KC students share opinions, give input on school topics
Lunch with the Super
MILL HALL — Students sat at tables in the library of Central Mountain Middle School and munched on chicken nuggets, French fries and salad. But this was no ordinary lunch.
The lunch was organized by Keystone Central School District superintendent Jacquelyn Martin. She’s spent the past several days making her way to schools throughout the district to hear what students have to say. At Thursday’s lunch at CMMS, she heard from students in grades sixth through eighth on a myriad of topics.
Central Mountain Middle School principal Dave Peters sat and listened as the students cleared the air. He asked some questions as well and tried to provide some answers, when necessary.
All in all, he said that he believes that students having lunch with the superintendent is a wonderful idea.
“I think it’s a great opportunity for our kids. Jacque did the same thing with our students last year. She’s letting the kids have a voice in our school district. I appreciate her giving us this opportunity and I think the kids really value it … to have someone ask their opinions and input. I think it’s a positive every way you look at it,” Peters said.
Peters didn’t sit in on last year’s session, but he did on Thursday. He told the students to be “open and honest” when providing their answers.
“Don’t worry about us being in the room,” Peters said.
Martin asked students what they liked about their school, what they disliked about their school and what things the district needs to work on. As they ate, students filled out questionnaires about favorite classes, favorite teachers, future plans, strengths of the district, key issues facing the district, what the district’s top priority should be and what the expectations are for the superintendent. There was also space for “additional comments.”
“This is an open discussion,” Martin told the students. “You don’t have to raise your hand. We’re going to have a very adult-like conversation.”
The students began the conversation talking about their school’s strengths. Among the highlights: Students said they liked the school library’s book selection, classrooms are clean, teachers are “nice,” there are plenty of social events and lots of supplies.
But it wasn’t all positive. Students didn’t hold back and voiced their opinions on things they didn’t like such as lack of musical instruments, school bus security and students who curse.
The students also talked about not having enough time between classes to get from one room to another. It was unanimous that a couple of minutes is not enough time. Students said that because of the time crunch, there is a lot of running in the hallways.
Martin said she would look at the schedule and adjust it, if necessary.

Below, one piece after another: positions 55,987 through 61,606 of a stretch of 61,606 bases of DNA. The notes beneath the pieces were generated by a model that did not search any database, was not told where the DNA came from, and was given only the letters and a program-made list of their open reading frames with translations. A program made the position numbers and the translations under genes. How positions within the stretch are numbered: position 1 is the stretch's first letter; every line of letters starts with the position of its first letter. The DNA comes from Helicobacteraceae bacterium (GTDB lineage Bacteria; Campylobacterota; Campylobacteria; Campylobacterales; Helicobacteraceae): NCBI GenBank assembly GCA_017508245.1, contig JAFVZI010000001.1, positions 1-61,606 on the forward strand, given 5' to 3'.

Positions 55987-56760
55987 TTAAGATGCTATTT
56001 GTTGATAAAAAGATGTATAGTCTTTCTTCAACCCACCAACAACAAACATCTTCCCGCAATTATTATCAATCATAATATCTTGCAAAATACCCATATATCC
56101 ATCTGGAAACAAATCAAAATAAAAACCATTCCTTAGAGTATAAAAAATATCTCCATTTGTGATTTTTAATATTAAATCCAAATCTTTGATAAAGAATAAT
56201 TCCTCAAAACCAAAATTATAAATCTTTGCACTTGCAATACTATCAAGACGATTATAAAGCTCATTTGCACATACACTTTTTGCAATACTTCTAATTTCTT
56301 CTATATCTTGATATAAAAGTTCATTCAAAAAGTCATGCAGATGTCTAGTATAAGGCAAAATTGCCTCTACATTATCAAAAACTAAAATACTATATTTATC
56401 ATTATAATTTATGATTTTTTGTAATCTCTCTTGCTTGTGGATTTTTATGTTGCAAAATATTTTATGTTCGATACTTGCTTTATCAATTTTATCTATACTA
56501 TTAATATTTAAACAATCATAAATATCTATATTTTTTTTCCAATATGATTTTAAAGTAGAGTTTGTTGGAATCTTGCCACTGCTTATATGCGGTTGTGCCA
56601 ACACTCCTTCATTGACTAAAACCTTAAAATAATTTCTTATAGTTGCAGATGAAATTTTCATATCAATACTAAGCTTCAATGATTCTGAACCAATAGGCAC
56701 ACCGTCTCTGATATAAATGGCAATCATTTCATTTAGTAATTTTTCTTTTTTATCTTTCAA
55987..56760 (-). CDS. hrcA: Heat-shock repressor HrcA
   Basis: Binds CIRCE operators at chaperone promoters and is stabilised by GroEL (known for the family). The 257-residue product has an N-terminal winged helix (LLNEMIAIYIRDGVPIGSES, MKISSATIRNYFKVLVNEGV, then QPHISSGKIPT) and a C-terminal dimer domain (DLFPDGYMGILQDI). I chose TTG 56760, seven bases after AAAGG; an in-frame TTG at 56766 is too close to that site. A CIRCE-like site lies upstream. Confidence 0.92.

“Mr. Peters and I knew it was going to be pretty tight when we made the schedule,” she explained, “but we were trying to maximize the number of minutes you had for instruction. But if we need to adjust to make it safer, we can do that.”
One of the big topics was bullying. Martin asked the students what they do when they see bullying taking place.
“When those things are happening and you see kids doing something that is really wrong, do you step in or do you feel like you better stay out of it and not say anything,” she asked.
Eighth grade student Devon Charles said that it “depends on the situation.”
Martin explained that bullying occurs in every school, in every district.
“It’s been around for decades,” she said. “How schools, kids and adults react to the bullying determines if it continues or how bad it gets. What I’m noticing in the schools is that kids tell me it happens a lot, but the actual reported incidents are very low.”
According to Martin, students can help by simply stepping in and helping the person being bullied.
“Removing (the person) from the situation is protecting them. We need to do a better job — starting in elementary school — of teaching each other how to protect each other,” Martin said. “We need to get into a situation where kids feel they can go to adults. You are 11, 12, 13 years old. It’s not your job to solve adult issues. That’s why there are adults around you.”
Toward the end of the conversation, students asked if they were allowed to get seconds. When Martin gave them the go-ahead, they lined up for more chicken nuggets, fries and salad.
At a table in the corner, Cora Myers, Ivy Toner and Paige Lachat sat and chatted while they enjoyed the remainder of the lunch hour.
“I really liked having the conversation,” Toner said. “I like that they want to keep track of what’s going on at our schools. They can find out what needs fixing and what we do very well.”